Manuscript Diary of an unidentified Bucknell University student, Lewisburg, Pennsylvania, 1871

12mo, pocket diary, 242 pages, plus blanks, original ¼ leather and cloth, binding worn, spine eroded, boards nearly detached, but present, the entries while for 1871, were written in an 1870 diary, else in good, clean legible condition.

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            Our unidentified diarist is a very religious Bucknell student, member of the class of 1872, who writes about college life, attending exhibitions and meetings, he was a member of the board of the college newspaper, the College Herald, playing chess, lectures, including one by Frederick Douglass, and another by a Jewish convert to Christianity, encountering drunk students, courting a young woman, activities as an itinerant Baptist preacher, and especially his studies in geology, hunting specimens and fossils, including a trip to the Delaware Water Gap, for specimens.

 

        Sample Quotes:

 

  “January 28, 1871 Fred Douglass lectured in Music Hall this evening. Subject: Our Composite Nationality. He was entertaining and instructive as usual. He spoke of having been refused admittance into any hotel in West Chester a short [time] ago…”

 

  “February 1, 1871 Bought “Women’s Suffrage” by H. Bushnell D.D. Read opening chapter this eve – am pleased with the work ...”

 

  “February 5, 1871 … Attended Miss Spratt’s meeting. Attended temperance lecture of Mr. Chase – Discourse interrupted by cries of fire. The fire was on the opposite side of the river …”

 

  “May 16 1871 Examination in Analytical Geometry. Class of “72” visited Mt. Montour. Erected a mound on the summit… First Edition of the “College Herald” came out today …”

 

  “Thursday July 13, 1871 E. E. James and I started for the park (Fairmount) this morning. Noticed that considerable change has been made since my visit there last summer. The park has been much enlarged, contains over two thousand acres. Went up to Schuylkill Falls on the steamboat “Star”. Spent about an hour at the falls. Almost every house a Lager Beer saloon, could [find] no eating saloon worthy of a visit. Took a dinner in a grocery …”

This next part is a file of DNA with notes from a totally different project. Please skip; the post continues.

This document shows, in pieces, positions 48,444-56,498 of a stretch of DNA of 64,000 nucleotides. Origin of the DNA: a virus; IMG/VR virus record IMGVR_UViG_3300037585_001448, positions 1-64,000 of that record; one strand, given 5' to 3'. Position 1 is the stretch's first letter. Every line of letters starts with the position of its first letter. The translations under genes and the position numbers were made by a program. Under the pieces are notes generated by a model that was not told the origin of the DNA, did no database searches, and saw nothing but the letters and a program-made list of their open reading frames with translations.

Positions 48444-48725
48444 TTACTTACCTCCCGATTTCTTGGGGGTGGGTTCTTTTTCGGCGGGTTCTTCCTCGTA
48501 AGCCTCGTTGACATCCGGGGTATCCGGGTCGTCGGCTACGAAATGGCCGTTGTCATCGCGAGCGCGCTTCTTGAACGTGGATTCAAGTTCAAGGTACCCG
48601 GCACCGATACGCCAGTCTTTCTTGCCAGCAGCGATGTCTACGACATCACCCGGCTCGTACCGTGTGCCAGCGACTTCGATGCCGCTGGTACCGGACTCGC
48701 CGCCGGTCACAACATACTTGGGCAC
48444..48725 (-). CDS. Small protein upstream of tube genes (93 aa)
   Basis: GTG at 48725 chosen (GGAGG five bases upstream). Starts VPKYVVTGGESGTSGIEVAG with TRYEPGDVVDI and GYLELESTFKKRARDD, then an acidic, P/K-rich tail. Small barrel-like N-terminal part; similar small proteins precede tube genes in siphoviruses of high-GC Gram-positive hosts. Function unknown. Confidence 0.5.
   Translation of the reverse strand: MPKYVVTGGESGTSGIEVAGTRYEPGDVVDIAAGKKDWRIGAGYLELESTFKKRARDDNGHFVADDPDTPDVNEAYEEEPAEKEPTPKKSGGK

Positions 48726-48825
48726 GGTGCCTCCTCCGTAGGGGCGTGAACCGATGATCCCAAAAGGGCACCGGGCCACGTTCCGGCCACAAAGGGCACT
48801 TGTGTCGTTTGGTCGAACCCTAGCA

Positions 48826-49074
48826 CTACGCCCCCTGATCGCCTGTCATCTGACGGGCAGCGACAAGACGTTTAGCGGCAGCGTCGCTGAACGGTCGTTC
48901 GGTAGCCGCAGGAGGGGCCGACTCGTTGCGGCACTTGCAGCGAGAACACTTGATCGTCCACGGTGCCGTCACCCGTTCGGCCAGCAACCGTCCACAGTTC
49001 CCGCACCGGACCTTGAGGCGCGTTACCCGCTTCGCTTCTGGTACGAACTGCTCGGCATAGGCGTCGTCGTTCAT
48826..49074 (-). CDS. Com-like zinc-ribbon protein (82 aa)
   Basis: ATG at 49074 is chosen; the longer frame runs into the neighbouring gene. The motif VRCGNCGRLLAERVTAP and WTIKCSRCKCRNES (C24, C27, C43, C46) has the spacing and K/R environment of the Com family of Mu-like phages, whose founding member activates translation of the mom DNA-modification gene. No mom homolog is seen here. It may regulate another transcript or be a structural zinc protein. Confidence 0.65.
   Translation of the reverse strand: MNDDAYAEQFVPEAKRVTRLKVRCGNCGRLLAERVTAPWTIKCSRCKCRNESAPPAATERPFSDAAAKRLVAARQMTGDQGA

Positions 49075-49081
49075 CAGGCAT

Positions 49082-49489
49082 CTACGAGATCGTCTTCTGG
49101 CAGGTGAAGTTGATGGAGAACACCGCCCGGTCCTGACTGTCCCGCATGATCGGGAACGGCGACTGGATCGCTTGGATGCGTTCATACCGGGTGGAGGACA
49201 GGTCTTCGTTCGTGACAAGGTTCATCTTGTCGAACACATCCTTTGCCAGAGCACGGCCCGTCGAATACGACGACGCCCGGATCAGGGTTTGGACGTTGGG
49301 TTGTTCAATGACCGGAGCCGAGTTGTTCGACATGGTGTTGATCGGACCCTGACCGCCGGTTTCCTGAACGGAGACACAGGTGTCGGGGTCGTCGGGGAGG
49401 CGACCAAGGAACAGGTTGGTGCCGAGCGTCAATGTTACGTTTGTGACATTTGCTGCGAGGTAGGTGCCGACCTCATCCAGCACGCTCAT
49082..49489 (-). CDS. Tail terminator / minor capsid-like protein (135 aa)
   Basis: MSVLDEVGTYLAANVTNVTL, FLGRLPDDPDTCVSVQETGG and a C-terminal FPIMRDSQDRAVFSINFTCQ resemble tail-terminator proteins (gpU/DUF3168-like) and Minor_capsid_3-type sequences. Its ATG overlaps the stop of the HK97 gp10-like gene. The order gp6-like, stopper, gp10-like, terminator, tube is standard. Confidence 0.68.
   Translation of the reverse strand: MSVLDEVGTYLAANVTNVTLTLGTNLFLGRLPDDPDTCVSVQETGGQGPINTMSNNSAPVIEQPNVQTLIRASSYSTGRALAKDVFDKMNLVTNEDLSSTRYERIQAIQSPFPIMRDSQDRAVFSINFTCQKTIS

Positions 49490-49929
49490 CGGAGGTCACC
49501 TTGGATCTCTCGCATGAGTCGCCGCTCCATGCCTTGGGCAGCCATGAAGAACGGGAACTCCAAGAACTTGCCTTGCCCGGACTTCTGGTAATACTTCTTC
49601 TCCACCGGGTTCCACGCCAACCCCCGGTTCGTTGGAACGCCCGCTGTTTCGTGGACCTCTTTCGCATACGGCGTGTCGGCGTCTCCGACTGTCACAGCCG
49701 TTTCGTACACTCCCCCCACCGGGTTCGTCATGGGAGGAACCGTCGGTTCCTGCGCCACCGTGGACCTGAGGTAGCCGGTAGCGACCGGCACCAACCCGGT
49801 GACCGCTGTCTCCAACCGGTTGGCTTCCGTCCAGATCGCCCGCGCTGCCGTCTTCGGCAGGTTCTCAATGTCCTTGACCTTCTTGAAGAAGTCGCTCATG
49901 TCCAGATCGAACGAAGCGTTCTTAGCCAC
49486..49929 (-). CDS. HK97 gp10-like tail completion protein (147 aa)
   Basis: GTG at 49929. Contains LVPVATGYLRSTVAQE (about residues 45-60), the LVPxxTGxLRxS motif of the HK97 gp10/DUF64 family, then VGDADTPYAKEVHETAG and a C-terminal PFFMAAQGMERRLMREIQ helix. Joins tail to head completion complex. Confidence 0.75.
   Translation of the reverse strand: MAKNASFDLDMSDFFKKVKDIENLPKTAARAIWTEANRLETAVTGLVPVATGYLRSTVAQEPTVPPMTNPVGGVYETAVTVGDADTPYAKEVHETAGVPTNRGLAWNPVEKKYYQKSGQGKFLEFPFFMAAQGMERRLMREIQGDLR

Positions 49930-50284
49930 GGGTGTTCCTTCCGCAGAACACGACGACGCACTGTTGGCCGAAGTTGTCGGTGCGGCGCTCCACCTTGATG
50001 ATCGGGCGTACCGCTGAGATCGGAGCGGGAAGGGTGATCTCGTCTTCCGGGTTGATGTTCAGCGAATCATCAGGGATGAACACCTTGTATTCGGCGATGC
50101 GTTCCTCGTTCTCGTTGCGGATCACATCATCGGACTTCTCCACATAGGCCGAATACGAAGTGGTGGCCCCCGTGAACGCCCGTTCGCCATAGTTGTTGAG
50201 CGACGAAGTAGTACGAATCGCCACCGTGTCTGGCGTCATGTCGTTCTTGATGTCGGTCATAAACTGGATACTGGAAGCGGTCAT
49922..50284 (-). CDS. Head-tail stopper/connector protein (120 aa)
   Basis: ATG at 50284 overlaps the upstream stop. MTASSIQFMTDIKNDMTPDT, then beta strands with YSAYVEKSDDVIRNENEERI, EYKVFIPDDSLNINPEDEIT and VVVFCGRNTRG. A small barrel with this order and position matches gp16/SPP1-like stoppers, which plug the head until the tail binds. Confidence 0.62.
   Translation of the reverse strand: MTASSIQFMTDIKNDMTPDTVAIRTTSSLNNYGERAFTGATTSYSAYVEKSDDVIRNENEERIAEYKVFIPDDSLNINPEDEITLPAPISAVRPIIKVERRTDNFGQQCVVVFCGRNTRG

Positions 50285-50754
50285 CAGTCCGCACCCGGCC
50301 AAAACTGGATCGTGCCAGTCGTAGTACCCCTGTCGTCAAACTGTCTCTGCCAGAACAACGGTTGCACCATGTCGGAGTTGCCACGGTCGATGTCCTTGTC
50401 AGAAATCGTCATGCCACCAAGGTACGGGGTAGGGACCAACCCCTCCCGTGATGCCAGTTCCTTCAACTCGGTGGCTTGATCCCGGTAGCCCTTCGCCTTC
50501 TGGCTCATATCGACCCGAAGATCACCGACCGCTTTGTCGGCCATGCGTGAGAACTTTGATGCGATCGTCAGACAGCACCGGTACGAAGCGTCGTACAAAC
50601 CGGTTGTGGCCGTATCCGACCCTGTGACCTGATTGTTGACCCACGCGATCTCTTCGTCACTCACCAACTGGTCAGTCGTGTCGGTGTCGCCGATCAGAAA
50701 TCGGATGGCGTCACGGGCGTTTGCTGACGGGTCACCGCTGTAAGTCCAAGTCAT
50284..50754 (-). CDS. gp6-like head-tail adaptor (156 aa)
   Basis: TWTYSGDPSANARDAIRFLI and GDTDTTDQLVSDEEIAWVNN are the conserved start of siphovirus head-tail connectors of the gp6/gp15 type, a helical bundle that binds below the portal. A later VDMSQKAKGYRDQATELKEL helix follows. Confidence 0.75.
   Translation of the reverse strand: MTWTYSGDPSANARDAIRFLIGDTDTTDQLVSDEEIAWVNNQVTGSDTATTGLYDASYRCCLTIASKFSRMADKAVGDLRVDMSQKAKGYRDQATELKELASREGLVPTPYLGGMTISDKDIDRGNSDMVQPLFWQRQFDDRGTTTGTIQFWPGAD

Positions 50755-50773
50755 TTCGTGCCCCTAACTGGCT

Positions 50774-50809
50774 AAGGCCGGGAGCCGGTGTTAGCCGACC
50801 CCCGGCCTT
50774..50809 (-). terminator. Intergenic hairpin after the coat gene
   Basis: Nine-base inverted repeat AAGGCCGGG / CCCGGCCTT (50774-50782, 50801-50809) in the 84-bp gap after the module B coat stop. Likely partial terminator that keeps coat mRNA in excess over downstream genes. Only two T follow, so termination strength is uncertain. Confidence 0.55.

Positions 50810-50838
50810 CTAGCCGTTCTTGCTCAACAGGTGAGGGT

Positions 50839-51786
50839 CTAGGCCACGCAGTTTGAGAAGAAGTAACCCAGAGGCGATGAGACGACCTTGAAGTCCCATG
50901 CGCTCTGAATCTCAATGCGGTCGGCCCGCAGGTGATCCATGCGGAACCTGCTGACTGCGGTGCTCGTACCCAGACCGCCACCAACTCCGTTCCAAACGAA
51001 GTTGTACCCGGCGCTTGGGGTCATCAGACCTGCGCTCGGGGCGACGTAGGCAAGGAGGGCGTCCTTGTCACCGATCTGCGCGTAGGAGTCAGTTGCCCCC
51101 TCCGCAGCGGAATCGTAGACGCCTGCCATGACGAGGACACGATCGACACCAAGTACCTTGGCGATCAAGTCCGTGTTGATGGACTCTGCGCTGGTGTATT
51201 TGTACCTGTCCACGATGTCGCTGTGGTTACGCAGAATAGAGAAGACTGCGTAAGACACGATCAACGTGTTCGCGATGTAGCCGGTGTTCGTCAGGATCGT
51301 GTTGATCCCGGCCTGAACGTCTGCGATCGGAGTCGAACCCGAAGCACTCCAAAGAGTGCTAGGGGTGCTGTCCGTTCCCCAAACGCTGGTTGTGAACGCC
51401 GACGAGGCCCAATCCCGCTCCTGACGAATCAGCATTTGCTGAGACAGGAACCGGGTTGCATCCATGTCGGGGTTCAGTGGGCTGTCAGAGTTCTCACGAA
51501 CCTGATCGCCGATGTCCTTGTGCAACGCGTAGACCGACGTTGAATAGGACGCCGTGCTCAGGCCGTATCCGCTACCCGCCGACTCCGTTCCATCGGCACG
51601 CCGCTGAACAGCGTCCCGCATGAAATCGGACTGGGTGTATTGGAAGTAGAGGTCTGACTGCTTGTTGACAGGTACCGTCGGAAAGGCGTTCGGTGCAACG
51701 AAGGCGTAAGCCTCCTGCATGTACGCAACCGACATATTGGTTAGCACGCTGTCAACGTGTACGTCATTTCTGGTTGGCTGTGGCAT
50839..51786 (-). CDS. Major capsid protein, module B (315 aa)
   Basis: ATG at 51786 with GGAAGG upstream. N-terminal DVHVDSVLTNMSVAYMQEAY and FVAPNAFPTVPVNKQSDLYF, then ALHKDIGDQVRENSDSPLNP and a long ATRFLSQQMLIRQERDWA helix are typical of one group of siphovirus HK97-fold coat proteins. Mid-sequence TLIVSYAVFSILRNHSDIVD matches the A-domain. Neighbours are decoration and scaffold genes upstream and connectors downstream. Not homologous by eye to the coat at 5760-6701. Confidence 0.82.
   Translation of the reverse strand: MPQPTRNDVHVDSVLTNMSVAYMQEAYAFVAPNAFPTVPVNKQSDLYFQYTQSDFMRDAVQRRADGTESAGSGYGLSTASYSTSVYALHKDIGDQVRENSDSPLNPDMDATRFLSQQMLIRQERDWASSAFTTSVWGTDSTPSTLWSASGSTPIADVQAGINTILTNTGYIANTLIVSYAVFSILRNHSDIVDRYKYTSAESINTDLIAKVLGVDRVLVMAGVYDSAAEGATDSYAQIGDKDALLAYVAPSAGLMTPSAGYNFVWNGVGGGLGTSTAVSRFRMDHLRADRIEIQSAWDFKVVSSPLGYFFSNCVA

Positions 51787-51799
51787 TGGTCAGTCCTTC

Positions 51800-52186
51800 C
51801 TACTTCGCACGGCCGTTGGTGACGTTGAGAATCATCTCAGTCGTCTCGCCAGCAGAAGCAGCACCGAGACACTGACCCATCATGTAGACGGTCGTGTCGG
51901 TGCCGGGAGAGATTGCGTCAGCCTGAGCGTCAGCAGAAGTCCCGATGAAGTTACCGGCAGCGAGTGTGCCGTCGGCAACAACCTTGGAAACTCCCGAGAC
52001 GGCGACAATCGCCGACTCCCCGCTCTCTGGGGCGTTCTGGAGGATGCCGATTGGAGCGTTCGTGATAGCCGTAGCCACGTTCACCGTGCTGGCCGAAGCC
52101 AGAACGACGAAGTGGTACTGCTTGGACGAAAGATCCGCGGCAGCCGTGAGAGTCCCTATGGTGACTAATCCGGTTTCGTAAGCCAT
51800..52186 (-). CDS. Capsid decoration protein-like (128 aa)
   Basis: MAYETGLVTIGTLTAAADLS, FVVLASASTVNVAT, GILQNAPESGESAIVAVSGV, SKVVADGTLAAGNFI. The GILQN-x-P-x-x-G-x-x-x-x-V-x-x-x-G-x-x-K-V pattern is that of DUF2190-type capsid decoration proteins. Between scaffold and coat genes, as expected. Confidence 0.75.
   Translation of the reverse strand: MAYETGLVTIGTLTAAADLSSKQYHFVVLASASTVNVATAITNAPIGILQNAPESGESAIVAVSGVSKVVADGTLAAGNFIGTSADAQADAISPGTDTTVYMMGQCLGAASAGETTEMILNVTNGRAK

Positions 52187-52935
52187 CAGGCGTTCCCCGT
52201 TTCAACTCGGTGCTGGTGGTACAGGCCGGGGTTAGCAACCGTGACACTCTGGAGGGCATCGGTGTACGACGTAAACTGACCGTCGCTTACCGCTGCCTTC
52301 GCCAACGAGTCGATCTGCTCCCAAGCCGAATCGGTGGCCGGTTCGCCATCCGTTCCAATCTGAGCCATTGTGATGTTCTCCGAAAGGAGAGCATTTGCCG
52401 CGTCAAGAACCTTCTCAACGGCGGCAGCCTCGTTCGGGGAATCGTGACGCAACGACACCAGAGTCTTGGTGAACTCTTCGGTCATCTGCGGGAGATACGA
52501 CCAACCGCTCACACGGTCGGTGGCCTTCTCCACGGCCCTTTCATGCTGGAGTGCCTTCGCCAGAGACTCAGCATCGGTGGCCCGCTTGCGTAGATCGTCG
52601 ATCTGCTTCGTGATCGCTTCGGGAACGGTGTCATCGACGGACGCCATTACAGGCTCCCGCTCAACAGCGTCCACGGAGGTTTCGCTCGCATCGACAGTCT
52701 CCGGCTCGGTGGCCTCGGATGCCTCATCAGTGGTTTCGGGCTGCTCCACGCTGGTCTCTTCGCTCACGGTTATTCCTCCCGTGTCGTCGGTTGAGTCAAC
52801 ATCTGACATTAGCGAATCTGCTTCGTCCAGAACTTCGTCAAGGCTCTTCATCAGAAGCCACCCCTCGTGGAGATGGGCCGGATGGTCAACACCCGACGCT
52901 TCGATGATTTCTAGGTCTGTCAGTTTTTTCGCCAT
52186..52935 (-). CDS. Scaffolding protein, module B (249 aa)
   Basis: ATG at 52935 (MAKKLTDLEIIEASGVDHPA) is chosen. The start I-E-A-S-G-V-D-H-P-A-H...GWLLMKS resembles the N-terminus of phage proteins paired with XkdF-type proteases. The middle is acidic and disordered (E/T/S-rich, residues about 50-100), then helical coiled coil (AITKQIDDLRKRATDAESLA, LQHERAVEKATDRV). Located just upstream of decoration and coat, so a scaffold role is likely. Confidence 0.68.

“Friday July 21, 1871 Edwin and I took the train (9:15) for the Water Gap. Mrs. Larson  provided us with an abundance of eatables and a blanket apiece. Alshouse’s hammer for purposes of Geology. Safe and pleasant ride. L G. Beck on train. On arriving proceeded to the Mt lakes. Took dinner on a ledge of rocks. After dinner visited a camp in the neighborhood and picked some whortleberries. Then proceeded to Table Rock. Thence to the summit, the highest point on Penna Mountain 1450 ft. The view from this height is extensive and surprising. Hundreds of beautiful groves and farms lay before us. The Delaware seems like a small and charming creek. Villages to be seen are, Slateford, Portland, Centreville, Johnsonville, and Columbia. Several slate quarries in sight. Saw Diana’s bath and Hunter’s Spring. At the former the water of a mountain brook glides down an inclined plane of rocks. Hunter’s Spring is a natural fountain oozing from the perpendicular rock …”

 

  “Saturday July 22nd, 1871 … Took a boat ride down to the precipice in the Gap. An old Boatman rowed. Delightful ride. Ascended the Jersey mountains. Ascent somewhat difficult – mountainside very rough. On reaching the summit climbed a high tree from wh the view is magnificent… spent part of the afternoon in examining and collecting specimens from the bed of the river. …”

 

  “Tuesday July 25th 1871 … on Swan creek in the city of Lambertville Found some good specimens…”

 

   “Wednesday July 26th, 1871 Edwin and I went down to the ferry for Tourmalines. Bro. Price took us down the R.R. Wall good specimens found. Edwin put up a box of specimens..”

 

  “Monday August 21, 1871 Left Lambertville at 7. Reached Lewisburg at 7.30 on the train were Shanafelt, Foster, Ogden, Pomeroy, Weston and Misses Evans & English. Edwin met me at the L depot..”

 

  “Thursday Oct 12th, 1871 Great fire in Chicago this week. Great destruction of the city. Many persons burned to death. Supplies are being forwarded from the principal cities. Riot in Philadelphia on Tuesday (Election) several parties shot. Among them a friend of Mr. Brawley…”